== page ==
Private schools offer choice for in-person, online learning
BLOOMFIELD HILLS/BIRMINGHAM — While public schools in the Eagle’s coverage area decided on an online-only back-to-school experience, private schools nearby are planning a more flexible approach.
The Roeper School, Detroit Country Day School and Cranbrook Kingswood have all included an in-person instructional format to their fall 2020 curriculums.
Roeper will offer in-person learning at its Bloomfield Hills and Birmingham campuses with enhanced safety measures to protect students and faculty. They’ve also created Roeper Home Learning Program 2.0, according to Head of School David Feldman.
“We constructed our plan around various scenarios so that we can flexibly move between in-person and online learning, should the governor decide to move the state to phase three or if we believe that we are not able to appropriately offer the Roeper in-person experience that is consistent with our philosophy,” Feldman said in an email.
DCDS has also created a remote learning model and a full-time in-person option for fall 2020. Along with normal academic programming, the school plans to continue offering athletics, clubs and extracurricular activities.
That said, not everything will look exactly the same. The in-person learning option at DCDS is slated to include daily health screenings with touch-free temperature checks, a COVID-19 test conducted before Sept. 8 at an FDA-approved testing site, and rigorous mask mandates that include only a few opportunities throughout the day to remove two-ply face coverings, like at lunchtime.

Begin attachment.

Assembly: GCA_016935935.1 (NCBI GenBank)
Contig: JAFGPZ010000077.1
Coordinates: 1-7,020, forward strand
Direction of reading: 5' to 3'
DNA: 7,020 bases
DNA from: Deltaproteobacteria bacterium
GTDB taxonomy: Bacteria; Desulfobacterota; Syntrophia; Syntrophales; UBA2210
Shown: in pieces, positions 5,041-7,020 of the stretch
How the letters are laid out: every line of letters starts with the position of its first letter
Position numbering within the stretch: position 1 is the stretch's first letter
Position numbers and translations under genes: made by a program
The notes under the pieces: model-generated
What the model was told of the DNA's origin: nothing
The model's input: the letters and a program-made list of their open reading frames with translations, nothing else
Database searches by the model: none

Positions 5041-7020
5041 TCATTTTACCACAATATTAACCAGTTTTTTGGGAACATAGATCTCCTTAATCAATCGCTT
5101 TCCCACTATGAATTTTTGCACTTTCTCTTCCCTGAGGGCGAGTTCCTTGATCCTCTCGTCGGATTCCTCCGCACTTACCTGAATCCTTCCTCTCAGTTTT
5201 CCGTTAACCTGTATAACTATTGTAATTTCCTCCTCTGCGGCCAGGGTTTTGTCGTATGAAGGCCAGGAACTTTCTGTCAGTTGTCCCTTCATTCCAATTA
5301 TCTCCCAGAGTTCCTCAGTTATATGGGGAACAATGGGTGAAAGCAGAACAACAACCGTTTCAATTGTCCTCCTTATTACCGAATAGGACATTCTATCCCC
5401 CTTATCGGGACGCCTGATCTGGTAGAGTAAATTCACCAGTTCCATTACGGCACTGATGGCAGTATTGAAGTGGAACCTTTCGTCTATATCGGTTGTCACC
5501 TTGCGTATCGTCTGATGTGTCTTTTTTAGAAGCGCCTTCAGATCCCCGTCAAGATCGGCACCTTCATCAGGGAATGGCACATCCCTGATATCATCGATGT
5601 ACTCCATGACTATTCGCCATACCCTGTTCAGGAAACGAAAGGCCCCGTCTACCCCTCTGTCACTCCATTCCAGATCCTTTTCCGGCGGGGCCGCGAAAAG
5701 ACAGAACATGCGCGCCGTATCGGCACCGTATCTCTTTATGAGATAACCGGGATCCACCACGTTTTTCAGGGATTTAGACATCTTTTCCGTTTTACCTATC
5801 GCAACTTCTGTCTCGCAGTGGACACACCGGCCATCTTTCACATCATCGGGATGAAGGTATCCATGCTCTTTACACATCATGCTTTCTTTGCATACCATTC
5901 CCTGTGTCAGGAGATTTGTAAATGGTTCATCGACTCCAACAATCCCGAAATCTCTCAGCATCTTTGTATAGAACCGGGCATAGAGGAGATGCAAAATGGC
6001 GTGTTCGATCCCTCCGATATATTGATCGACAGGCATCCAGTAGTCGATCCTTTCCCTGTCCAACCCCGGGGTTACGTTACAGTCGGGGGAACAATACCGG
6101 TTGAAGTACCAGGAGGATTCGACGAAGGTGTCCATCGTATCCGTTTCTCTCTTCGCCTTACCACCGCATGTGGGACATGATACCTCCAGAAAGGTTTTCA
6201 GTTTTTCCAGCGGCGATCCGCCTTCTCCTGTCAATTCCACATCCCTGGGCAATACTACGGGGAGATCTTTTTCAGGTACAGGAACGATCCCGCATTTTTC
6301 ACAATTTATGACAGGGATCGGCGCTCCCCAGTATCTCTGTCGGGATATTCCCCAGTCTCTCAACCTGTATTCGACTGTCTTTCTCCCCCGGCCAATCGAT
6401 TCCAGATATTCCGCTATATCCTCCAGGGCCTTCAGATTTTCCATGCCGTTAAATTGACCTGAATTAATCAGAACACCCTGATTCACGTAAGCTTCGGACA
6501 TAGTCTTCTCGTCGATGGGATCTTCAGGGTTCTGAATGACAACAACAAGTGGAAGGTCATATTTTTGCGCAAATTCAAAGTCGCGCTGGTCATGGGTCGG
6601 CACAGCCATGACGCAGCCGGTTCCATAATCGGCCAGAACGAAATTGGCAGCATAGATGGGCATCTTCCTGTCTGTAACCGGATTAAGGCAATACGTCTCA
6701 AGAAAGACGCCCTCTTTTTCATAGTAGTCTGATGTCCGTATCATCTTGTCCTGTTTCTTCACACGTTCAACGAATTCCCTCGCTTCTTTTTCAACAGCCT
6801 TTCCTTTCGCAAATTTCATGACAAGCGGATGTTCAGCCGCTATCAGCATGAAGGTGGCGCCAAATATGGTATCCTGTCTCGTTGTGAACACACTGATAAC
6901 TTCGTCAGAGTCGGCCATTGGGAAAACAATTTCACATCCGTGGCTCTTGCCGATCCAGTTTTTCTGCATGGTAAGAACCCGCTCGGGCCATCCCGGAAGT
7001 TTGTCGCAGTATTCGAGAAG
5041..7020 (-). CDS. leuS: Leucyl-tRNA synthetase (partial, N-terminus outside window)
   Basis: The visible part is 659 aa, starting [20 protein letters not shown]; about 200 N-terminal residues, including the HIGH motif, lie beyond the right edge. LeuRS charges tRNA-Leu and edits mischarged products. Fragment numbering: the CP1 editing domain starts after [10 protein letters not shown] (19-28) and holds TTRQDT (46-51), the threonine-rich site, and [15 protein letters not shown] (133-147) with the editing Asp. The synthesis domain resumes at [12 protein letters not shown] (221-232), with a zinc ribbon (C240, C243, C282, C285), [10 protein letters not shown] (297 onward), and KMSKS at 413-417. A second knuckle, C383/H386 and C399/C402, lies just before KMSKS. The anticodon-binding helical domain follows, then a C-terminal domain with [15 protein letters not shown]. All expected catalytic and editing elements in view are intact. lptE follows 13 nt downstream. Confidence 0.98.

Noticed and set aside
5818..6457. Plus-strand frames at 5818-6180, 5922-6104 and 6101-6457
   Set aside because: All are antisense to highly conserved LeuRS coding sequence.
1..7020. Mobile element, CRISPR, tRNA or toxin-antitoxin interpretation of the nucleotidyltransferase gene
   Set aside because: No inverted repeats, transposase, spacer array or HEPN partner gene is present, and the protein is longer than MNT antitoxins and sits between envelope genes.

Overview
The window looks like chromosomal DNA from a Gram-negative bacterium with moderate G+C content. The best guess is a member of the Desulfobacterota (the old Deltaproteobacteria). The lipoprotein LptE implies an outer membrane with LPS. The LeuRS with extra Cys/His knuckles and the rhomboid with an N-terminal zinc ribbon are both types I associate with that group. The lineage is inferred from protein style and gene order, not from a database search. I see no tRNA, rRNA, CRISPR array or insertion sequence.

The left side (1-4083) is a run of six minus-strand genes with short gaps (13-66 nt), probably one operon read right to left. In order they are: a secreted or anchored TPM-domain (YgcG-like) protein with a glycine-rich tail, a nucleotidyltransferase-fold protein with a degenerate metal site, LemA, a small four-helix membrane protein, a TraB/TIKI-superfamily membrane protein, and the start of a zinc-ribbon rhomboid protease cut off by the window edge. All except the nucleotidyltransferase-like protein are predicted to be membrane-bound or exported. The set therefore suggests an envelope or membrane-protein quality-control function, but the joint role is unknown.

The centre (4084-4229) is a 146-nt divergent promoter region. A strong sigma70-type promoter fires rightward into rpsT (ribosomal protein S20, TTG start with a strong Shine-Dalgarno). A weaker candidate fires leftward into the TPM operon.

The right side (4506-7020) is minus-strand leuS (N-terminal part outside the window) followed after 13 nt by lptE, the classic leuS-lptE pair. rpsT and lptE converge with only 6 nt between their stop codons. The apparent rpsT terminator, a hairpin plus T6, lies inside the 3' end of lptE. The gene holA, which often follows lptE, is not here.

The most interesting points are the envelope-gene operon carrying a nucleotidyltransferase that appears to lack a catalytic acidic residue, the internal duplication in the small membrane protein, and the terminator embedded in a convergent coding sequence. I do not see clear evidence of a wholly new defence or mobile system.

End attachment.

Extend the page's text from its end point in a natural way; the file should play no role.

Like Roeper, the DCDS remote learning option will be designed to transition in-person students to online in the event of a government closure.
At Cranbrook Kingswood, the current plan is to have all students return to campus full-time, with heightened sanitation and safety measures. That includes students from around the globe who stay in the school’s dormitories, who will be asked to wear masks in residential common areas, like dining halls.
The focus of Cranbrook Kingswood’s back-to-school plan will be on what it’s calling CK Cohorts, for which students will be assigned static daytime groups to minimize exposure to larger populations and expedite contact tracing in the event of an outbreak.
It will also make the task of teaching and hygiene supervision a little more manageable for staff.
“When a single cohort remains in the same classroom for more than one period, required cleaning, while still frequent, is less disruptive to students’ activities,” states Cranbrook Schools’ website.
In addition, day students will be asked not to carpool to campus, and visitors will be limited.
If the virus should make a local resurgence, the entire school would transition to remote learning with CK Online 2.0.
“It’s going to be different, but it’s also going to be tremendous, because education always is,” said Aimeclaire Roche, the director of schools at Cranbrook Educational Community.